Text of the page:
PSALM secures P202-M prepayment from Sorsogon electric cooperative

Published January 19, 2021, 8:00 AM

by Myrna M. Velasco

State-run Power Sector Assets and Liabilities Management Corporation (PSALM) has cornered prepayment of P202.106 million from Sorsogon I Electric Cooperative (SORECO I), as part of the restructuring deal that the parties have entered into.

For the amount prepaid by the Sorsogon power utility, it was noted that the loan was accessed from the Development Bank of the Philippines (DBP), a government financing institution.

PSALM President Irene Joy Besido-Garcia

As noted by PSALM President Irene Joy Besido-Garcia, “since SORECO-I entered into restructuring agreement, it religiously paid its monthly amortizations for its obligations and consistently updated its monthly amortizations for deferred accounting adjustment (DAA) charges.”

Given its sustained payments, she explained that SORECO-I already gained the privilege of availing prompt payment discount starting January this year, “if the monthly DAA amortization is paid within the discount period.”

Garcia added that the Sorsogon electric cooperative “is also up-to-date in remitting to PSALM the universal charges it collected from end-users.”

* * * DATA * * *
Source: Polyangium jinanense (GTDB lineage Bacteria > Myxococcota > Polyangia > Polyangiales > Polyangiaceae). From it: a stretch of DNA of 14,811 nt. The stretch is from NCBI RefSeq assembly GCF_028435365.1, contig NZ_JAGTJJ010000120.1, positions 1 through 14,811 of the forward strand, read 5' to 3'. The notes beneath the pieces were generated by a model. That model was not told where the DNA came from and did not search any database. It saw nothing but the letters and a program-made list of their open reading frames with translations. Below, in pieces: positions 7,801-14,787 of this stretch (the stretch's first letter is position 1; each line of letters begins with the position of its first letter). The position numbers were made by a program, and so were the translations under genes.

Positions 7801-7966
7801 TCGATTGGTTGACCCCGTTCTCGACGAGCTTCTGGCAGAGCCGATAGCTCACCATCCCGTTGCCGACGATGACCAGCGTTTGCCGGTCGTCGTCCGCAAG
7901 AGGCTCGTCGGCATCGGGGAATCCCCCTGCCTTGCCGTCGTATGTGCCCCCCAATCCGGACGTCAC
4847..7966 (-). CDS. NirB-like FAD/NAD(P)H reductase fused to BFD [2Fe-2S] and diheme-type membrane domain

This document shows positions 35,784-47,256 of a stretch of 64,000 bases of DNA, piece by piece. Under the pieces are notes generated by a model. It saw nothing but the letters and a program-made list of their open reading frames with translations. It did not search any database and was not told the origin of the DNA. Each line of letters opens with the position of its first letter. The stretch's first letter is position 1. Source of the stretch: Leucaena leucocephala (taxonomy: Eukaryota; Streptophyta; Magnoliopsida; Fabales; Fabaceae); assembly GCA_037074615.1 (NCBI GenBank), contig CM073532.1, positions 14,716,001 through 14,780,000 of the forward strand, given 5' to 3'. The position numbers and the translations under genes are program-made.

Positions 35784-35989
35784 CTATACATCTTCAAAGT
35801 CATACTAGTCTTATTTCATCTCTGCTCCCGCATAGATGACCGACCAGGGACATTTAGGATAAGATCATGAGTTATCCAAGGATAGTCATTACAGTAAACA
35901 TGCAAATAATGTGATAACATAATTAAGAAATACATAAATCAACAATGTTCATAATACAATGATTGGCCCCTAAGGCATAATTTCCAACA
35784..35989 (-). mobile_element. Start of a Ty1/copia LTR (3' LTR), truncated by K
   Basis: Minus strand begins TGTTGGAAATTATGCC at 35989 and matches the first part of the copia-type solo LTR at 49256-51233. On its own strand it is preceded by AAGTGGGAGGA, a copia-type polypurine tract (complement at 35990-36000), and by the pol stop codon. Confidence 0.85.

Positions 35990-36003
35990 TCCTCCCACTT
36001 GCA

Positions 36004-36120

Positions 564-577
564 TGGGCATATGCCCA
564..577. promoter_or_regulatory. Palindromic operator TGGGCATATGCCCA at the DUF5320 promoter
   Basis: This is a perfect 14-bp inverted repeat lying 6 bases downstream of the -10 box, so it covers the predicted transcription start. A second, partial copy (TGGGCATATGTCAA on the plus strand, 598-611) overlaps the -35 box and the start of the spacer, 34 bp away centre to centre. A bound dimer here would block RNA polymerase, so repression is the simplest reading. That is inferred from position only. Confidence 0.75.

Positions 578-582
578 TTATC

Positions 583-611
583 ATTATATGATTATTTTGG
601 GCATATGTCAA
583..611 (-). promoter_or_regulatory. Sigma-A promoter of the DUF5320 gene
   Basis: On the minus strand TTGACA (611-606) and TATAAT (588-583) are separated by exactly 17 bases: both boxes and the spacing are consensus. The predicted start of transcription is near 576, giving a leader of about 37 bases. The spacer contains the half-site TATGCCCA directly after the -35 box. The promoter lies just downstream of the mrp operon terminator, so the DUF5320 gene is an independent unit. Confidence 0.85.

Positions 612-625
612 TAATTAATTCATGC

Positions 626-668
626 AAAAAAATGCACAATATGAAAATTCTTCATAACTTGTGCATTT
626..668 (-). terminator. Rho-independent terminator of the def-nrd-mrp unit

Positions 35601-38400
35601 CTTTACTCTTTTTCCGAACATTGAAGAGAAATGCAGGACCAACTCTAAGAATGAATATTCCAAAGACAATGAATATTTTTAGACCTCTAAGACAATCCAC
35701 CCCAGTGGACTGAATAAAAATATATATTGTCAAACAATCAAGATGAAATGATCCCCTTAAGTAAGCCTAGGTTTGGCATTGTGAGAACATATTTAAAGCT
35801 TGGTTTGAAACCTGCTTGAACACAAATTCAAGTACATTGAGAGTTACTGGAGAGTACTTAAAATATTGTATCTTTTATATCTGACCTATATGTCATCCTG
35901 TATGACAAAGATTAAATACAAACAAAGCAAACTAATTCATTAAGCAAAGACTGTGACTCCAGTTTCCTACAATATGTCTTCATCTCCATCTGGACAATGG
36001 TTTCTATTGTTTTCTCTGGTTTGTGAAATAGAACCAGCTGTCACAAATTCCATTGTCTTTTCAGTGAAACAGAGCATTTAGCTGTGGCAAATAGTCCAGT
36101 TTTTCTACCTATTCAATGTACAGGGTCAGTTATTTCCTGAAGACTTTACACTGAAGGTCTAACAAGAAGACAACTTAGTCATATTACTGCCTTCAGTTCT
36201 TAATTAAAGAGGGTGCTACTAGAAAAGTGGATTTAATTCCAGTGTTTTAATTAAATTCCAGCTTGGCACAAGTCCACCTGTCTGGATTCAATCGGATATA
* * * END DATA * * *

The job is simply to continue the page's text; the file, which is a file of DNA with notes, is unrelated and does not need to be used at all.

The state-run firm said its restructuring deal with the power utility was firmed up February 27 last year. Under the agreement, SORECO-I was granted amortization payment spanning more than 76 months or until May 2026.

PSALM further noted that the RA “provides a prepayment option for SORECO I to avail of better financing terms and make loan payments easier,” and that was the facility it availed of with the DBP.

The state-owned company has been pursuing billions worth of collections from various power utilities in the country, so it can build up its cash resources that it will then subsequently use for payments of assumed liabilities.

“All payments from power accounts contribute to the reduction of PSALM’s outstanding financial obligations assumed from the National Power Corporation,” the firm said.

The government-run company’s life cycle will only be until June 2026, but it still has more than P393 billion worth of stranded liabilities that it will need to settle fully in the next five years.